Kal-El was the name Superman was known as before heading to Earth and naming anything after such an iconic character is a brave move. However with a quad-core CPU and a 12-core GPU, Nvidia’s latest mobile SOC seems to be worthy of the name.
Nvidia confirmed at Mobile World Congress what we had suspected since we saw leaked images last month of Nvidia’s roadmap. Codenamed Kal-El, and in all likelihood to be known as Tegra 3, the new silicon is already being sampled out to prospective clients – and we’d imagine a lot of manufacturers would want to get their hands on these beasts. Nvidia has said we will be seeing the processors in tablets this August and smartphones as early as December. Considering we have just seen the first raft of mobile devices sporting the newly released Tegra 2, that is a frightening prospect – in a good way of course.
Nvidia has obviously not read our piece on the problems with multi-core devices and the Tegra 3 will do little to assuage the worries related to hardware out-striping software on mobile devices at the moment – not to mention the problems for battery life. For now though we should marvel at what Nvidia has created with Kal-El and at its presentation at MWC it showed off some of the processing grunt the new chip will bring. The first demo saw a 2560 x 1440 stream being decoded on a developmental device, scaled down to that slate's native 1366 x 768 resolution, and additionally displayed on a connected 30-inch, 2560 x 1600 monitor – without any signs of struggling by Kal-El.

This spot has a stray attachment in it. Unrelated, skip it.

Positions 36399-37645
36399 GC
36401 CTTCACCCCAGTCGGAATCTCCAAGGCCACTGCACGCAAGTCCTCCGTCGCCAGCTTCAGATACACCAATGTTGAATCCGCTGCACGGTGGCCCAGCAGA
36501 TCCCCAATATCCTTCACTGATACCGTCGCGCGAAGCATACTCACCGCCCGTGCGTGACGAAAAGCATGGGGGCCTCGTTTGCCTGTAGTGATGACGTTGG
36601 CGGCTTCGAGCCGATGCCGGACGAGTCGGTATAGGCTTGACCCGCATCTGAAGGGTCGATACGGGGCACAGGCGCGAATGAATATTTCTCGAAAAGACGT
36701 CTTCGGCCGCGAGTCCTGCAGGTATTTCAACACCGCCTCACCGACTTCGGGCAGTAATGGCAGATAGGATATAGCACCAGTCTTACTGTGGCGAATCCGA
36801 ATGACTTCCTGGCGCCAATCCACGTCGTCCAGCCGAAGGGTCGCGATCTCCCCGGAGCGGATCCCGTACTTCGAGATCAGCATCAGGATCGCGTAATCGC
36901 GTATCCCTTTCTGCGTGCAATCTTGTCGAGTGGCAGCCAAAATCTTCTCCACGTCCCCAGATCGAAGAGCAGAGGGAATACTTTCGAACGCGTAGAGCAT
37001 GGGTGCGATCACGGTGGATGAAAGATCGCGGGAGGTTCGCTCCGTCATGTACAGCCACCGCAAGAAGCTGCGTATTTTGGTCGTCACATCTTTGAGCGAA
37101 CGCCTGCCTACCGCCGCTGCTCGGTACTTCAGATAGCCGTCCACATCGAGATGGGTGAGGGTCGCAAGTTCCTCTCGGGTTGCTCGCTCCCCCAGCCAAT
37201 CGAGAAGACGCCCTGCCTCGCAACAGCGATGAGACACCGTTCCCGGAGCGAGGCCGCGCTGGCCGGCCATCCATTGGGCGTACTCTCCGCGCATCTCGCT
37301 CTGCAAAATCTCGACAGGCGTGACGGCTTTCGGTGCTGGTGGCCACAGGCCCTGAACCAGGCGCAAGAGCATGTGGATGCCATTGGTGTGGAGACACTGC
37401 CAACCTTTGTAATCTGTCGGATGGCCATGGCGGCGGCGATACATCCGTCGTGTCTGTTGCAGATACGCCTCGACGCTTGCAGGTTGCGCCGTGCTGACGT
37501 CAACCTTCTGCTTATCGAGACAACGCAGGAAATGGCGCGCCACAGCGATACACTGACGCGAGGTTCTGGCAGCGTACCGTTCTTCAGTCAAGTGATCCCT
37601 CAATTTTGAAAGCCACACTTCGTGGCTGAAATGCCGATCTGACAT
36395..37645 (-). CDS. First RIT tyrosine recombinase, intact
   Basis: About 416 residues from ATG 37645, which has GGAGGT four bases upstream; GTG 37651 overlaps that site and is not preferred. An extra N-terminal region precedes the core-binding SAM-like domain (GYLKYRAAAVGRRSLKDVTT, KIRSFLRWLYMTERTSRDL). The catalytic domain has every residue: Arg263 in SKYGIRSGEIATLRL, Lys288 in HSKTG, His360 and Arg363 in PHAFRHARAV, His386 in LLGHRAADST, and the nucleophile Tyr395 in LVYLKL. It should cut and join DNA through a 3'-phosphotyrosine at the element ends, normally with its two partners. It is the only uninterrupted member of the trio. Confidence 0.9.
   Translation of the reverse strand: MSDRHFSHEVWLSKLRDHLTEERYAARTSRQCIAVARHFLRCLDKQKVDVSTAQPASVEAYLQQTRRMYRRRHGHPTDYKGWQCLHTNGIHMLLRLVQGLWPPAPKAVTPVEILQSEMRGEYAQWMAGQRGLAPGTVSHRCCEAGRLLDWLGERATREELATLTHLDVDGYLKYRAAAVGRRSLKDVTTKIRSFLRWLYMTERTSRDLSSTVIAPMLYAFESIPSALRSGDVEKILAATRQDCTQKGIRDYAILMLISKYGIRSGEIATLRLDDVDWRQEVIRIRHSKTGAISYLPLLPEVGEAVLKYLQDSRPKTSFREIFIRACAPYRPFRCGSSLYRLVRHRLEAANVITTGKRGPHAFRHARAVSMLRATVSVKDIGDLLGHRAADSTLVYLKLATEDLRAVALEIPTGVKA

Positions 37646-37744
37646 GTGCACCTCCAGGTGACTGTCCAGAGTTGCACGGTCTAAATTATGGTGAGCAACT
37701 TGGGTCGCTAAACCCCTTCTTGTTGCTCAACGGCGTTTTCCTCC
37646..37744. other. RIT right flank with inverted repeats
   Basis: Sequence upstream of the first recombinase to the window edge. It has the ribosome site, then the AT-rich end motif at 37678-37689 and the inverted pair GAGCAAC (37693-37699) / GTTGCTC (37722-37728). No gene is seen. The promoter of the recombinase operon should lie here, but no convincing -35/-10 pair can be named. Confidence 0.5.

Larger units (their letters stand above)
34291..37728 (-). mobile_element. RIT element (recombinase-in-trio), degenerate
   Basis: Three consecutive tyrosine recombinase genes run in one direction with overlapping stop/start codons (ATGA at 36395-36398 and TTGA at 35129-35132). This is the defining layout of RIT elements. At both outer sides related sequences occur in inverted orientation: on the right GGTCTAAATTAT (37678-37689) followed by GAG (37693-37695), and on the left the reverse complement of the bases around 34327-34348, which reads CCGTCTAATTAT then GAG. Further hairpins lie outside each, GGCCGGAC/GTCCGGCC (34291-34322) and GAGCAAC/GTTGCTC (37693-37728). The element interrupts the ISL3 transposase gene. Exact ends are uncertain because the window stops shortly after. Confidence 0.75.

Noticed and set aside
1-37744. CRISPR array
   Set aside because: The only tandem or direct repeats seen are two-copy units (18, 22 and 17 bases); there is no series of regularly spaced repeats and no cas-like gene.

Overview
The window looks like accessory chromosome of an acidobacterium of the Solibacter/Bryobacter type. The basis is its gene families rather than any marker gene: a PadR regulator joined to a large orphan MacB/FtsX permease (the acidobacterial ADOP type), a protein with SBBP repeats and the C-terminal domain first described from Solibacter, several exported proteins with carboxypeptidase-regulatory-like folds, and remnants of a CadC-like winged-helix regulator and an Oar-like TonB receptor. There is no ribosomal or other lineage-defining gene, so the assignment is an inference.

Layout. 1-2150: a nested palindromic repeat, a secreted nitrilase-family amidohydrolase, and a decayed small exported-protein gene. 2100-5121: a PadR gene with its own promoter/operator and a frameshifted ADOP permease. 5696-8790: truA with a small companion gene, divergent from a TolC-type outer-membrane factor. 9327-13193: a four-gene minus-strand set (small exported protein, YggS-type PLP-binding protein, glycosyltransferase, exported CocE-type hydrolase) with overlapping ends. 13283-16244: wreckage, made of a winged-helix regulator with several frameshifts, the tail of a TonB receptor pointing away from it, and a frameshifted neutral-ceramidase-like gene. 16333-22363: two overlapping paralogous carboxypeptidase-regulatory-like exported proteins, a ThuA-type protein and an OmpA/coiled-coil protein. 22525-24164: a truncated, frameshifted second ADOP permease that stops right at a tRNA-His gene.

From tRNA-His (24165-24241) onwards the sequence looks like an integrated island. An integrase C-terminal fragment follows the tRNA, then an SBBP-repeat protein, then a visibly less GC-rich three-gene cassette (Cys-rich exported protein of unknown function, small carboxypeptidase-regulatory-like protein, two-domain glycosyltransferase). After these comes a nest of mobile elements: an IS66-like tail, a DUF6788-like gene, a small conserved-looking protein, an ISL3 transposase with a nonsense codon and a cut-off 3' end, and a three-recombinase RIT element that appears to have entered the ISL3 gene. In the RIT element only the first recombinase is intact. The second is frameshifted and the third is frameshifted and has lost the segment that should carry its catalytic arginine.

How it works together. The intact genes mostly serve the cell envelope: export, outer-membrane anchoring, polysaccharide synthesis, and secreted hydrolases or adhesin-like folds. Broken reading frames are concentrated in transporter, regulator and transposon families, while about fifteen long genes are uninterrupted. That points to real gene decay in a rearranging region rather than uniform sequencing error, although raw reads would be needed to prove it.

While the Tegra 3 chip will have double the processing power of the Tegra 2, it will have up to three times the graphical prowess and a comparative demo of Great Battles Medieval, ran at 720p with 650 enemy soldiers on the field, showed how much better Kal-El was compared to its baby brother. In response to people’s worries about battery life with this Nvidia says that Tegra 3 will be a lot more efficient and under the right conditions you could see up to 12 hours of HD video playback.
With Qualcomm also announcing quad-core Snapdragon processors at MWC it is clear that hardware of moving at a very fast pace and it is now going to require the software to catch up very quickly.